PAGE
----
This is not your grandmother's wallpaper

November 12, 2005|By CHRISTINE BRUN

When you think about wallpaper, chances are you're recalling the hundreds of climbing roses winding around the bedrooms in your grandmother's house. But today's wallpaper designs aren't anything like those your grandmother knew. Some very exciting new patterns, colors and textures make dramatic style statements possible.

Fashion-forward designer Maya Romanoff's design principal is "It has to be beautiful." He has hit the mark with the "Beadazzled" collection of glass-bead wallcovering that has been selected for the permanent collection of the Cooper-Hewitt National Design Museum of the Smithsonian Institution. The product consists of myriad tiny glass beads attached to a flexible base material. It's expensive, but it's also fabulous. Other of his designs feature mother-of-pearl, natural weaves and metallic textures.

A good many innovations come our way from across the Atlantic, where our English cousins use a lot more wallpaper and pattern than we do. They often live in houses inherited from earlier centuries, and they need ways to cover the cracks and flaws that come with old houses - no matter how charming.


English designer Laurence Llewelyn-Bowen is the star of the BBC hit show "Changing Rooms," which inspired the TLC program "Trading Spaces." Besides being a media star, he trained as a fine artist, and his collection of wallcoverings for Graham & Brown reveal his grasp of design. It can be overwhelming to use a lot of pattern in small spaces, and Llewelyn-Bowen discussed the role of pattern in his book, "Design Rules," which was published by the BBC:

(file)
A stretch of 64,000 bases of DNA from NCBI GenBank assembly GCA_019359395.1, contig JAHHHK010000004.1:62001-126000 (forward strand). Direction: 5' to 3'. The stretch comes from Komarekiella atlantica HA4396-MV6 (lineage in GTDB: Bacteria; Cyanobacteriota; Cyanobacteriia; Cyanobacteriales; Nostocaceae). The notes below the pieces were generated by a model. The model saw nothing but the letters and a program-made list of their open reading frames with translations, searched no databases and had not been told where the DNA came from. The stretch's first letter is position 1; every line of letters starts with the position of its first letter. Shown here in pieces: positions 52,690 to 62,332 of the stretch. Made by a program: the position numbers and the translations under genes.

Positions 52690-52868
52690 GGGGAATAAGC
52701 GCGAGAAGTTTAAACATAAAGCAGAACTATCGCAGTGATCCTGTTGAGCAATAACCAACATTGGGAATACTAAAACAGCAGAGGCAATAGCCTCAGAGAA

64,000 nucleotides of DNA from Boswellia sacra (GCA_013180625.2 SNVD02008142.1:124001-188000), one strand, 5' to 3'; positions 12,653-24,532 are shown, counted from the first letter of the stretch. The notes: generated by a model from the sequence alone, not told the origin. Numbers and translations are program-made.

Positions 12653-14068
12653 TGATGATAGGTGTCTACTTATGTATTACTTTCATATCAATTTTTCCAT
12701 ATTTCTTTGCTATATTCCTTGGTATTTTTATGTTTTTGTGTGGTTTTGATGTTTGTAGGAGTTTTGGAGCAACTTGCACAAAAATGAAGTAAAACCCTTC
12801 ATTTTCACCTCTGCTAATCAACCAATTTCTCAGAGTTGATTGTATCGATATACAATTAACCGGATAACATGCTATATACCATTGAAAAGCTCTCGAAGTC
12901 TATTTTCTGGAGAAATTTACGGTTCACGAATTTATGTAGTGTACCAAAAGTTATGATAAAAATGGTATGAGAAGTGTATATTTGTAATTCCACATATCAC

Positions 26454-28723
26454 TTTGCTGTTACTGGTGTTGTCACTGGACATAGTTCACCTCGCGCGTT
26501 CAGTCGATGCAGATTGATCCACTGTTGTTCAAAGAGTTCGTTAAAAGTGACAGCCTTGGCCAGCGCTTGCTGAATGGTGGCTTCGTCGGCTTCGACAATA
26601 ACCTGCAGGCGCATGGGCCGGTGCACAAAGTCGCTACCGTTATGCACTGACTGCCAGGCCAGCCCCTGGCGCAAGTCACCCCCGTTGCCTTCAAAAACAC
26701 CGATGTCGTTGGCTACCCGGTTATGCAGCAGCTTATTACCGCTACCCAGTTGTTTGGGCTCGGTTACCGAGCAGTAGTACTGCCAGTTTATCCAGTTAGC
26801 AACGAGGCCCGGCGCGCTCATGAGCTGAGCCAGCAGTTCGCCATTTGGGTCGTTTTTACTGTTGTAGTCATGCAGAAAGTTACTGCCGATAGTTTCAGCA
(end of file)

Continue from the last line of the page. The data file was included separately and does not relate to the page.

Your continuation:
"The end of the 20th century saw the demise of pattern in the interior with the minimalist aesthetic that sought blank, calm space with no clutter or distractions. Although the start of a new century has seen a definite move back to the eclectic use of color and pattern, most of the population still seems to have an enduring caution for the use of patterned surfaces in their homes. Despite this, the fact remains that pattern provides more than a style choice - it has an integral role in designing and giving character to our spaces."

Pattern can accentuate the strengths of your room and help to downplay the weaknesses. Using a vertical stripe on the walls can make a room seem taller. Horizontal lines can create a visual illusion by teasing the eye to move across a space and extending the length of its walls. In a small room, Llewelyn-Bowen tells us, use wallpaper on the wall opposite something that you'd rather disguise, such as an off-center door.

Another possibility is available from Design R Wall. The concept here is to create an alternative to wallpaper and paint using textile materials to produce artistic patterns. Billed as a great solution to covering old paneling or problem walls, the advertisers claim that the wall texture is suited to high-moisture areas such as bathrooms because there are no seams to loosen. It's also repairable and thus a bit more practical than traditional wallpaper.

You have to choose carefully, of course. Too much design can create a sense of clutter. But texture of any sort can cause the viewer to focus on aspects of your room rather than its size or deficiencies. Best of all, wallcoverings can lend interest and celebrate your individuality without taking up any of your precious space.

Christine Brun, ASID, is a San Diego-based interior designer and the author of "Big Ideas for Small Spaces." Send questions and comments to her by e-mail at or to Copley News Service, P.O. Box 120190, San Diego, CA 92112.

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